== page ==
The psalmist recognises that the state of Godliness is a distinctively different state than that of the devolved brute.  Darwin is entertaining in some aspects but the worship of Darwin leads to the appreciation of what the psalmist is saying, the monkey can be dressed in fine clothes, live in a fine house and eat fine food but he will just be a monkey. He will be a dressed up pig, a 'rude beast'.
The psychopath is likened to a 'lizard' having the capacity to acquire (consume),  protect (fear), reproduce (like a pac man).  The CEO's of tobacco companies are such simple programs as are those who profit from drug pushing, selling war, and slavery.
The quality of a psychopath and lizard is that they can 'chameleon'. They can 'act' like they 'appreciate art' . They can 'fit in' . They are Phillistines. They are able to be toilet trained and to actually present to their own children their husbands and wives as 'people'.  Yet in the delightful movie 'Little Big Man', these are not 'people' because they waste and are infantile in their seeking of their own desires at whatever cost to others.  They lack kindness.
The psalmist concludes "Whom have I in heaven but you, and earth has nothing I desire besides you."  The realization of God and the coming into the possibility of kindness and humanity, the reaching for the true humanity of 'loving my enemy', 'doing unto all others as I would have them do until me', having trust and faith in the rightness of God, all of this comes with greater appreciation and insight and understanding. It's likened sensually to gaining 'sight' when before I was blind.  "I was blind, but now I see," the famous hymn is sung.  All the senses of the angry, fearful, covetous, ard murderous are muted senses. Indeed the psalmist describes them as 'senseless'.  They don't have 'colours' in their black and white world and indeed like the drug addicted or alcoholic live in their own fantasies rather than reality.  They can't appreciate a sunset because they're looking over their backs at who of their friends will 'do unto them as they have done unto others'.  When you 'steal' you enter a world of thieves and what you have is no longer 'safe' even with your friends. Murderers fear murder daily.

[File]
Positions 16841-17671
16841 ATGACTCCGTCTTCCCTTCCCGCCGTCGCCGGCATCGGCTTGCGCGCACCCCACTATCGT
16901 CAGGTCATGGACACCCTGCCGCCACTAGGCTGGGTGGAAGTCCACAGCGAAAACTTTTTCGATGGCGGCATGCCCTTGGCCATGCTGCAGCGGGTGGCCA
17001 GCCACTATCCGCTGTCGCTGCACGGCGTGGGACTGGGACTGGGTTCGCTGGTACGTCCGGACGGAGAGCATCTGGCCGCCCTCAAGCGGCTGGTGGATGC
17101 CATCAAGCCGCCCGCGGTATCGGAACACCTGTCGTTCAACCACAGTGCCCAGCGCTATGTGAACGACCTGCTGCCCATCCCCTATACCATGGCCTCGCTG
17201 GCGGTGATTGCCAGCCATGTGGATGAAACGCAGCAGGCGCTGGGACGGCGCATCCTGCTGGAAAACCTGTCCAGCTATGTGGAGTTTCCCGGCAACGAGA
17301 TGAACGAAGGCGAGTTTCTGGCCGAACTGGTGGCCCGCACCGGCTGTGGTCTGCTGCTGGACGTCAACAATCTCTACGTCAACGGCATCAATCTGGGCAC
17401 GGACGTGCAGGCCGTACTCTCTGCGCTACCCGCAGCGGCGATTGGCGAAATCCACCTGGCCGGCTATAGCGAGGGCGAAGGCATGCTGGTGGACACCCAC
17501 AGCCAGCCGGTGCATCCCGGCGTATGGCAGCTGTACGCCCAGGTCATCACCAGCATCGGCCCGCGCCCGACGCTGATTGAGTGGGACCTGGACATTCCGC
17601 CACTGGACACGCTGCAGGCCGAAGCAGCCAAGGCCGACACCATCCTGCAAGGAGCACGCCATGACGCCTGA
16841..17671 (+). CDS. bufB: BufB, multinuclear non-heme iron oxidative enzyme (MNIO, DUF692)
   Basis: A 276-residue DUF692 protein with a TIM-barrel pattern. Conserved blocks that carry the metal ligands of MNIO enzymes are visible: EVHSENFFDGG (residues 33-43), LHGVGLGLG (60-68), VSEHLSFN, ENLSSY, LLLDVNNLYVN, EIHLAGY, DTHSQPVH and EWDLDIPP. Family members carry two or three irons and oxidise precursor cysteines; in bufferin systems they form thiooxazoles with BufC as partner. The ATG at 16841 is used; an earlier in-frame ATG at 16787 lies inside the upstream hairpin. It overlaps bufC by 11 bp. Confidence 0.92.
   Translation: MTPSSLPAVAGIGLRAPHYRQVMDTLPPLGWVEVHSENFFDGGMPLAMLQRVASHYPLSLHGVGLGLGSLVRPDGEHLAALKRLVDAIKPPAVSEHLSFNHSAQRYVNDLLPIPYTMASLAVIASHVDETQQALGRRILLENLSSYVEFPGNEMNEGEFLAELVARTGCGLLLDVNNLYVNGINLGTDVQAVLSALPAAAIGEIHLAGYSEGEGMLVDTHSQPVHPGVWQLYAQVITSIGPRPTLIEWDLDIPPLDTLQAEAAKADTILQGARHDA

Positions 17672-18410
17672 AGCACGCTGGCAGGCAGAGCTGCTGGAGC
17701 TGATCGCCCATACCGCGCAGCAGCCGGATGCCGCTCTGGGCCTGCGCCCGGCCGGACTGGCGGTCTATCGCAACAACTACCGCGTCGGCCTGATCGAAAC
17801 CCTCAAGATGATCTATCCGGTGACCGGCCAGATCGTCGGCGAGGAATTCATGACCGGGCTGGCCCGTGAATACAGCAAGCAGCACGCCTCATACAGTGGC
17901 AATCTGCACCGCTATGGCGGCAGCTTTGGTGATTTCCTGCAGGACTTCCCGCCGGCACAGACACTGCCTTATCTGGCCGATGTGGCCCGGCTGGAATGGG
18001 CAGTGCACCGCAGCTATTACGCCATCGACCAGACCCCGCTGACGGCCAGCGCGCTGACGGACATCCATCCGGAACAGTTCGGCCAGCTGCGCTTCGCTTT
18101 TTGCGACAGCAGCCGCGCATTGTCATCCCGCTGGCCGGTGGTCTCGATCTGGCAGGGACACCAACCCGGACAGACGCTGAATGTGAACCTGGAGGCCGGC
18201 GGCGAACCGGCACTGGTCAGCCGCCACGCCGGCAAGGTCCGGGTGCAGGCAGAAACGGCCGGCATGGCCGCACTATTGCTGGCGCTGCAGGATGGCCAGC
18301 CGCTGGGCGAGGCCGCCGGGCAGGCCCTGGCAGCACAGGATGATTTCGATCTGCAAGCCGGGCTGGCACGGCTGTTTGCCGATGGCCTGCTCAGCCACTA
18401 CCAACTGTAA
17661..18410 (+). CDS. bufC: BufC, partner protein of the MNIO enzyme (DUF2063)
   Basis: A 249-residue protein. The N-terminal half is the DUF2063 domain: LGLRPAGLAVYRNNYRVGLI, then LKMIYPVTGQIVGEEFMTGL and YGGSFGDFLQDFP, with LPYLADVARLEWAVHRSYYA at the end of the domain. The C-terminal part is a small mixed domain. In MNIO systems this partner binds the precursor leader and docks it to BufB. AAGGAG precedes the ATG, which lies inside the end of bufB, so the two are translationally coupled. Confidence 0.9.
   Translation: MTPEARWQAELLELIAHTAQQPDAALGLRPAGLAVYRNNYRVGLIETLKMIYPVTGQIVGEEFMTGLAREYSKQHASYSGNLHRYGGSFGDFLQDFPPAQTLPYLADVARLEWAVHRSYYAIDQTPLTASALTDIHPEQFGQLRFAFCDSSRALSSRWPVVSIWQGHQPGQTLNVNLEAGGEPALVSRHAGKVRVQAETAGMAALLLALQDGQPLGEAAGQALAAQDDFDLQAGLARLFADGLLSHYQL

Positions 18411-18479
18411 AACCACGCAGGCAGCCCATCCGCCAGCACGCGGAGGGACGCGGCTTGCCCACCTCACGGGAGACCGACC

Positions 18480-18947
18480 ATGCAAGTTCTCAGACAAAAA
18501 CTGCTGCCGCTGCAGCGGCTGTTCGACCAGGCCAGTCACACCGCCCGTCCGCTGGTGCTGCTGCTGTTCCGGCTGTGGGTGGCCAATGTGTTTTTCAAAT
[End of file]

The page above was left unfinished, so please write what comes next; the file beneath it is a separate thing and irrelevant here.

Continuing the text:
Hell isn't then a place we go to but a place here and now we can be in.  This is the experience of psychiatrists who treat  psychopaths and sociopaths.  Psychopaths and sociopaths can lack empathy and compassion and all that is so much more.  Scott Peck has written of this "evil" in his remarkable book, People of the Lie.  Robert Hare has written about the same in his book, "Snakes in Suits".
In the end the psalmist writes, "as for me, it is good to be near God".